James Bond in space.  Bond is sent to investigate the disappearance of a Moonraker space shuttle orchestrated by Hugo Drax (Michael Lonsdale), who plans to eradicate the Earth from space, creating a new world aboard his space station to be the beginnings of the new human race.  With the help of terrifically named undercover CIA agent Holly Goodhead (Lois Chiles), Bond goes into space, once again fights Jaws, and saves the day.  The ridiculous premise (in an attempt to cash-in on the sci-fi box office boom Star Wars began) has earned it snicker and sneers from many fans and critics.  The film also “borrows” more than a few of the themes and plot threads for The Spy Who Loved Me including a villain bent on destroying the world from the safety of his secret base.  Although it’s far from the best of the series, it does contain some memorable moments that make it an enjoyable, if campy, entry into the franchise.


For Your Eyes Only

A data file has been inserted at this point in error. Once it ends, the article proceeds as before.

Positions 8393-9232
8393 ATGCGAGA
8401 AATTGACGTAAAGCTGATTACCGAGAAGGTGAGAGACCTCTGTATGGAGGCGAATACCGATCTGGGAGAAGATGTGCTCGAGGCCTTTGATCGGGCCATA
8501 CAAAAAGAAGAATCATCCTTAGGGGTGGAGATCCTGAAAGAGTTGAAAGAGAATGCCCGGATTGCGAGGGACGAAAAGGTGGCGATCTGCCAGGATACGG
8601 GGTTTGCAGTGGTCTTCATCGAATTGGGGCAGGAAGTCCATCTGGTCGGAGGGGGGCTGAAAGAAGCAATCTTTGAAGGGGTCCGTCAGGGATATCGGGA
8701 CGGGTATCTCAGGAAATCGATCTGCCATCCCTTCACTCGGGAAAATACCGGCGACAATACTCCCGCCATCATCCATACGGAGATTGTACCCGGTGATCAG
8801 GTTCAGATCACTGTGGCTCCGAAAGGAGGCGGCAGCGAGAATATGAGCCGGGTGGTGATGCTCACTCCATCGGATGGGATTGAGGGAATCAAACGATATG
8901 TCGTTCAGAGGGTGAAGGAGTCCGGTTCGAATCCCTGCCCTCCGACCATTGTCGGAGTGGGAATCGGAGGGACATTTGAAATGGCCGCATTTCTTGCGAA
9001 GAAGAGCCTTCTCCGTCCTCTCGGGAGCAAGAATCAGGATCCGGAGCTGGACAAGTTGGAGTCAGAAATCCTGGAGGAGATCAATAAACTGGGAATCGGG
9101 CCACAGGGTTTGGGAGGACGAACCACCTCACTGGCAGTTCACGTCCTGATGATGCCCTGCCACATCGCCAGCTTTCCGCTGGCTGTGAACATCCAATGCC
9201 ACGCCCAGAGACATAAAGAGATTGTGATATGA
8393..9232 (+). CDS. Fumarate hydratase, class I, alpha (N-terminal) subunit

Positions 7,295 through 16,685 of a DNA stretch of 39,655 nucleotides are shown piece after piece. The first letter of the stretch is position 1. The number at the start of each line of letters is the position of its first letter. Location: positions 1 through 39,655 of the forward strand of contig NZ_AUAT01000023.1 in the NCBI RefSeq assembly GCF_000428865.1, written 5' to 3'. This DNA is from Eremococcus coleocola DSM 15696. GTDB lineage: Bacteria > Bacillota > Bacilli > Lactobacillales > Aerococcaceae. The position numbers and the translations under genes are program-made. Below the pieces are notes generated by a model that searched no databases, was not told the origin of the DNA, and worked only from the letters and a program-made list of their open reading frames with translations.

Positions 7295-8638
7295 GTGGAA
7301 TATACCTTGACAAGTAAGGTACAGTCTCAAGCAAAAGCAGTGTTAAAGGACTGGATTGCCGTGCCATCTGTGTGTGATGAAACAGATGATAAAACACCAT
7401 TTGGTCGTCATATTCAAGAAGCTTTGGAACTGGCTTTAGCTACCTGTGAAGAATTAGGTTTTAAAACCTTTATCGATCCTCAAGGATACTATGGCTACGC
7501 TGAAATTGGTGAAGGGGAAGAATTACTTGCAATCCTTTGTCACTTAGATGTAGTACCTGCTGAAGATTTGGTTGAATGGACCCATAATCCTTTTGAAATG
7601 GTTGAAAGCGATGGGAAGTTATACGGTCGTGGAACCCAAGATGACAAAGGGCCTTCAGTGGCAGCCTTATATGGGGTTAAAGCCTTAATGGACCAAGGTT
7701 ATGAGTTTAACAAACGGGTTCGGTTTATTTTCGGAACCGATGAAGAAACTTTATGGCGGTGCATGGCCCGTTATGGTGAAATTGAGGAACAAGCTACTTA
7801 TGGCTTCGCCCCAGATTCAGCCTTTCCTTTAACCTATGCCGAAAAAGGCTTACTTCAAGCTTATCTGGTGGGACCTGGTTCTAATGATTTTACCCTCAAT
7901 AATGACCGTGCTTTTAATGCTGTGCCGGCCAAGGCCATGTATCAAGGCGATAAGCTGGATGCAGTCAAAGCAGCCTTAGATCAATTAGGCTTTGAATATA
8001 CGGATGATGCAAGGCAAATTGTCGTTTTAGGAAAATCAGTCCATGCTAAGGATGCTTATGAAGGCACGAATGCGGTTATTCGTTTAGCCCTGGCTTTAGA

A script that was melded together from parts of three different Fleming stories gives us the last great Bond film with Roger Moore.  Bond attempts to recover an ATAC, an important military system used to coordinate the British Navy’s nuclear submarines.  Bond’s search is aided by the daughter of murdered marine archaeologists (Carole Bouquet) who’s beauty is matched by her deadly accuracy with a crossbow.  They find themselves in the middle of a battle between Greek spies Kristatos (Juline Glover) and Columbo (Topol).  With the help of Columbo and his men, Bond storms Kristatos’ mountaintop fortress and stops the ATAC from being handed over to the KGB.  Deadly and beautifully shot in the coasts of Italy and Greece, including some wonderful underwater photography, the film is also memorable for it’s opening sequence involving Bond’s final battle with Ernst Stravo Blofield.